Hermia and Lysander have a love that is true but very complicated. So when Hermia is faced with an impossible choice, she decides to run away. But you can't run away from your problems, and her troubles follow her into the woods. Find out more about their relationship in 'A Midsummer Night's Dream.'
Trouble in Paradise
Have you ever wanted someone so bad, you were willing to die for them? That's the dilemma the female lead Hermia faces at the start of William Shakespeare's A Midsummer Night's Dream. Hermia is forbidden her love with Lysander and told her options are marry a man she detests, give up men forever, or die...so she decides to take matters into her own hands to ensure she ends up with the man she loves.
Athenian law is very clear on one point. A father has the right to choose for his children, and Egeus claims that right of his rebellious daughter, Hermia. He demands that she marry Demetrius. The problem is that Hermia is in love, but not with Demetrius. She loves Lysander. When Hermia is given the choice of marriage to Demetrius, life without men, or death, she picks none of the above. Instead, she and Lysander hatch a plan to elope and be free of Athenian law and free to be with each other.
Lysander and Hermia in the Forest
The trouble comes when Hermia tells her plan to her friend, Helena. Helena loves Demetrius, so she tells him of Hermia and Lysander's idea to run away, and Demetrius follows them. Then, Helena follows Demetrius into the woods outside Athens, which is the realm of the trickster Puck and his master, the King of the fairies, Oberon.
Observing a scene between Helena and Demetrius where she professes her love and he scorns it, Oberon tells Puck that they should fix the problem. So he orders Puck to put the drops of a magical flower into Demetrius's eyes so he will love Helena. But Puck mistakes Lysander for Demetrius, and suddenly Lysander is scorning Hermia and declaring his love for Helena.
Hermia is heartbroken. And while it eventually becomes clear that there has been a mishap, and Oberon orders Puck to fix it, Lysander does say some very hurtful things to Hermia before the spell is lifted.
Lysander & Hermia Together
Upon the reversal of the magic (for Lysander, at least), the Duke Theseus comes into the forest and sees the pairs of lovers. Demetrius declares that he loves Helena now, and Theseus overrules Egeus and says Lysander and Hermia can marry. So Hermia and Lysander get married in a triple ceremony with Helena and Demetrius and the Duke and his lady, Hippolyta. The play ends with the fairies blessing their marriage beds. So, at least for Lysander and Hermia, A Midsummer Night's Dream has a wonderful, happy ending. They, we can really hope, will truly live happily ever after.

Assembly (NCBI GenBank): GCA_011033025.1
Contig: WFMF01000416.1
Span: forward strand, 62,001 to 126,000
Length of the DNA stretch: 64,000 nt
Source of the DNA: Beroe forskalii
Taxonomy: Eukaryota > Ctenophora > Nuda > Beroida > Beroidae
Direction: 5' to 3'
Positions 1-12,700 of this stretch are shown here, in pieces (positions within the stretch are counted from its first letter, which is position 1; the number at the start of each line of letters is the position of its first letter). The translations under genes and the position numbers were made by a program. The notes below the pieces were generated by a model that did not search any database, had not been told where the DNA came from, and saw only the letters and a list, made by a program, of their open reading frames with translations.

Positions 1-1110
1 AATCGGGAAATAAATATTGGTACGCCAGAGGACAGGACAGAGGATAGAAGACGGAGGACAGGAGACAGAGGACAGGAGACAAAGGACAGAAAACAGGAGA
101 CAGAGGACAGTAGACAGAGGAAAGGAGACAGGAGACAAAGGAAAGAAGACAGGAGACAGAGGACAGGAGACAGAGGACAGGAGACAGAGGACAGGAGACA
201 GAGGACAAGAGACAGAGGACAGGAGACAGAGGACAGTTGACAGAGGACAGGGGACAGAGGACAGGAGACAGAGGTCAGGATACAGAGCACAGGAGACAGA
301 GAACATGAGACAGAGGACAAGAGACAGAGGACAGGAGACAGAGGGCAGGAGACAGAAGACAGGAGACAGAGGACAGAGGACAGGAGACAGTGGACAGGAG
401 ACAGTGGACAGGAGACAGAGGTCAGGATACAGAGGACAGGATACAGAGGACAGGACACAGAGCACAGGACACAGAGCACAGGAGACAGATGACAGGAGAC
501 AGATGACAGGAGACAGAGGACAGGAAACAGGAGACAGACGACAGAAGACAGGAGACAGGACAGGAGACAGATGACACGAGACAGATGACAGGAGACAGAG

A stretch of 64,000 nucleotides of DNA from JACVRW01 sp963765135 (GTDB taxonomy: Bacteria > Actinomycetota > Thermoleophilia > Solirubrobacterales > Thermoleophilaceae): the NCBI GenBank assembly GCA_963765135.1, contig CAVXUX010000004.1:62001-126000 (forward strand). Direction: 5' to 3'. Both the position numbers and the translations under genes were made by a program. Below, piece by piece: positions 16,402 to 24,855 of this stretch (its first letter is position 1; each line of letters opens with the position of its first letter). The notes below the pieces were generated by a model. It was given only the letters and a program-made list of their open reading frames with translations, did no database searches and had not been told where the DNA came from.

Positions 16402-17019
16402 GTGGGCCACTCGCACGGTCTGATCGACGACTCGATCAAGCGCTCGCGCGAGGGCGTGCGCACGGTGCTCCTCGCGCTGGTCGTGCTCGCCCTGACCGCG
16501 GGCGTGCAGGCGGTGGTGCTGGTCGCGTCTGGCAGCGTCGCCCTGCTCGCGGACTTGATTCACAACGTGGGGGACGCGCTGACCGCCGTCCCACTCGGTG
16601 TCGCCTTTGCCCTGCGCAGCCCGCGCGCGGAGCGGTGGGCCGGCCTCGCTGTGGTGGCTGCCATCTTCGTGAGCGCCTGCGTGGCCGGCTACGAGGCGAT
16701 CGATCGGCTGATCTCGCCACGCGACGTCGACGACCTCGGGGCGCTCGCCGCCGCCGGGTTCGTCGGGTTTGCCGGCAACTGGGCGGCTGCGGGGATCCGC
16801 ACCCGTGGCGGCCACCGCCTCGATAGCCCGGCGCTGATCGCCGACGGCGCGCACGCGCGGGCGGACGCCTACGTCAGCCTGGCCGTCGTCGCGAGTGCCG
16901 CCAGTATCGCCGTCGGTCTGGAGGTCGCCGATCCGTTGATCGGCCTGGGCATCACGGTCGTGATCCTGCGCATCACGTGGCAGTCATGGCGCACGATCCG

As you might guess from its plot, A Midsummer Night's Dream is filled with quotes about love. Let's look at a few:
''Before the time I did Lysander see
Seem'd Athens as a paradise to me.
O, then, what graces in my love do dwell
That he hath turn'd a heaven unto a hell!''
Hermia had always loved her home and trusted in her father, but once she fell in love with Lysander, the law in Athens turned her heart against her homeland. She cannot conceive of a life without Lysander, and so chooses to lose her home.
''The course of true love never did run smooth.''
Lysander says this while he is lamenting on the fact that he and Hermia truly love each other. The irony is that they cannot be together without breaking the law.
''Hang off, thou cat, thou burr! Vile thing, let loose,
Or I will shake thee from me like a serpent.''
Lysander, spelled into believing he loves Helena, says some awful things to his wife-to-be, Hermia. This quote shows how easily magic turned Lysander's love into hate.
Hermia and Lysander have the closest thing to true love in William Shakespeare's A Midsummer Night's Dream. They each love the other without being spelled or forced into it. However, their love is not without complications. Her father claims the ancient right of Athenian Law, which says that he may choose whom Hermia marries. When she refuses her father's choice, she's left with three bad options: marry someone she hates, give up men forever, or die.
Hermia chooses instead to run away into the woods with Lysander. There, all kinds of mischief befalls them, but in the end, they do get to be together. The play ends just the way Hermia and Lysander would want, with them being restored to society in Athens and allowed to get married.